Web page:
A few months after a friend retired, she told me she had stopped reading the newspapers. All her news came from online sources and the BBC World Service. That was several years ago.
In the past two years, the way I get the news has changed too. Yes, stepping off the corporate threadmill has that effect. All my news now comes from online sources – not just because I’ve turned to e-papers to avoid getting ink-stained fingers.
Whatsapp chat group link to story and photos on the solar eclipse? Let’s check it out. Click.
Facebook friend shares a news story about 1MDB? The saga continues. Click.
Friend of friend shared a post – “Marine Parade Town Council puts up posters to ban playing of chess in common areas”? No kidding. Click.
Posts on the new superfood chia seeds and when best to eat a banana? News to me too. Click.
I click on these way too often for my own good. I should say ‘tap’ not ‘click’ – the mouse is a forlorn creature these days. Sometimes my finger hovers undecidedly over the link, and the page opens up. My phone touch screen is too sensitive.
Conversely, the news alerts pushed to me - too often as well - by my mobile news app are mostly ignored. I have no urge to find out right away just how hot NEA says it will get this month, or how the judge decided in a particular court case.
Of course, not all news spread via social media is reliable. Often enough though, some diligent fact-checker among my friends would challenge the bogus story. Just today a supposed exposé on a (non-existent) ‘satanic’ movie was countered with a link to www.hoax-slayer.com.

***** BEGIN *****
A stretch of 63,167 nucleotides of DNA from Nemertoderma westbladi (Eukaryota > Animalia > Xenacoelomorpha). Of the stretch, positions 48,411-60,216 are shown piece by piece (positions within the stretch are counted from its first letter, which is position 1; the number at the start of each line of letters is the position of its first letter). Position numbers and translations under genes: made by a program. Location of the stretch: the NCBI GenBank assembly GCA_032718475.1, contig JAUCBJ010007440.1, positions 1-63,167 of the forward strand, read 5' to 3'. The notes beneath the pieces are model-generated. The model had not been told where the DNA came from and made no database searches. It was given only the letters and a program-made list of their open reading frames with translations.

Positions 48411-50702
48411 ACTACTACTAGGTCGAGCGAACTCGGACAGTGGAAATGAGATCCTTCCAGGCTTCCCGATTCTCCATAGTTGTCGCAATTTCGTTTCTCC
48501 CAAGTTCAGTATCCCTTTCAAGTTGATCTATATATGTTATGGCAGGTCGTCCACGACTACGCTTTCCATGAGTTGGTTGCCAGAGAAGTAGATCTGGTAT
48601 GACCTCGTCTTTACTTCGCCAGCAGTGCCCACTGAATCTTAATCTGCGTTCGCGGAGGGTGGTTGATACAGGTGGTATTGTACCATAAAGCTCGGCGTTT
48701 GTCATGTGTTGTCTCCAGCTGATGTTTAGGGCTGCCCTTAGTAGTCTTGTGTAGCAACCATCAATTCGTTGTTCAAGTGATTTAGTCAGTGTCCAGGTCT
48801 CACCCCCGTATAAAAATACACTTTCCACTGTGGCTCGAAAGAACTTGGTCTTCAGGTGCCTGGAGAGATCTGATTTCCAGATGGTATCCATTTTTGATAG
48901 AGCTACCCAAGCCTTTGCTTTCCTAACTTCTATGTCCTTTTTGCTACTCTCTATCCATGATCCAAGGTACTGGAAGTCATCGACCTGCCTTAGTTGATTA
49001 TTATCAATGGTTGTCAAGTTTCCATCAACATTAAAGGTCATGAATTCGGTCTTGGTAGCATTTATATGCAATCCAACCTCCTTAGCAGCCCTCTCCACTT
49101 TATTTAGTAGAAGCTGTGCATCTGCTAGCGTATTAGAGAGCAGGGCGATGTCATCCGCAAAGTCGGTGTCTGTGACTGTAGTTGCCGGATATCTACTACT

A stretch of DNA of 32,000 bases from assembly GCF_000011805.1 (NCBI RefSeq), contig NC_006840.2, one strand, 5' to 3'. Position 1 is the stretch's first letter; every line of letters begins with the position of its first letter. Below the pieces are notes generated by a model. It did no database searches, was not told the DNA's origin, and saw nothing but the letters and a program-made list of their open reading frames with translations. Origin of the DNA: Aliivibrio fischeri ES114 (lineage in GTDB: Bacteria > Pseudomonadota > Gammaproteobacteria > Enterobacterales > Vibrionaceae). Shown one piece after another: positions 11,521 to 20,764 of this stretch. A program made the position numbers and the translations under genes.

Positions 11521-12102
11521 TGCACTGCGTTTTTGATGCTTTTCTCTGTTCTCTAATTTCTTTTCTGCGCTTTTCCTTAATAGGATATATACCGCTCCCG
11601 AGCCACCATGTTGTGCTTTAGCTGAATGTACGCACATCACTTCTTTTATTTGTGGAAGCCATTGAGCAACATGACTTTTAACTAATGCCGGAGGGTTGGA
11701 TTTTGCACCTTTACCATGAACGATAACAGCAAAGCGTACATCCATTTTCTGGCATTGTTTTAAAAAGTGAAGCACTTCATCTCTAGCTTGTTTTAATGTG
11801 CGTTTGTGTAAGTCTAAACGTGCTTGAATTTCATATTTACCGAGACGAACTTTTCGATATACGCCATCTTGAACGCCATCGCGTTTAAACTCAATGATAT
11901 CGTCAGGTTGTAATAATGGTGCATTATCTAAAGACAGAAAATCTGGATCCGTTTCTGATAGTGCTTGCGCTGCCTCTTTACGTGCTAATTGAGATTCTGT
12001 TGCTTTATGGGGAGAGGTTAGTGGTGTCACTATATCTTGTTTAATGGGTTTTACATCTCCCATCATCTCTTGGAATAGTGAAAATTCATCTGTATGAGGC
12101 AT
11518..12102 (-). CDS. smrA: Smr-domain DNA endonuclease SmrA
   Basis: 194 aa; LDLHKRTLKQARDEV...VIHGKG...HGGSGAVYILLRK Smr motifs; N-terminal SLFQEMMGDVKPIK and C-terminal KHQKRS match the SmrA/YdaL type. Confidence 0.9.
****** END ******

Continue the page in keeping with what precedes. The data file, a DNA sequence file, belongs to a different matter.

At times, the social media post says more than the authoritative news story. That Facebook post on the town council chess ban showed a snapshot of that newsworthy poster. “No playing of chess at common areas,” it announced unabashedly. The news story it linked to displayed only the revised poster. “Please be considerate; please do not obstruct the walkway,” it chided gently. The town council changed its stance, and the poster, likely after the online brouhaha. Perhaps it didn’t offer a copy of the old poster to the news reporter.
Lately I’ve been keeping up with news about the US presidential primaries online too. Step aside CNN and New York Times. It’s far more diverting to watch John Oliver on Last Week Tonight and Trevor Noah on The Daily Show. We miss you, Jon Stewart.
The venerable BBC World Service is still listenable despite the effects of cost-cuts. It has a great app for listening online while checking other websites. I can plop my tablet on the kitchen counter to catch up on world news, while keeping an eye on the roast chicken recipe on foodnetwork.com.
Old habits die hard, though. I am a relic who still reads the print edition of the daily local paper. I know it is in fact yesterday’s news, which I’m reading via a frustratingly laggy mobile app. It’s usually not news I need to use or know. I should spend time on a book instead.
I’m not alone. I know retirees who pore over the papers daily - one guy tells me he spends half his day doing that. Another writes enthusiastically to newspaper forum pages. (Does anyone still read these when comments are posted by the truckload online?) I guess it’s one of their daily pleasures.
As for me, I hope to kick that habit soon and discover the earth still moves round the sun.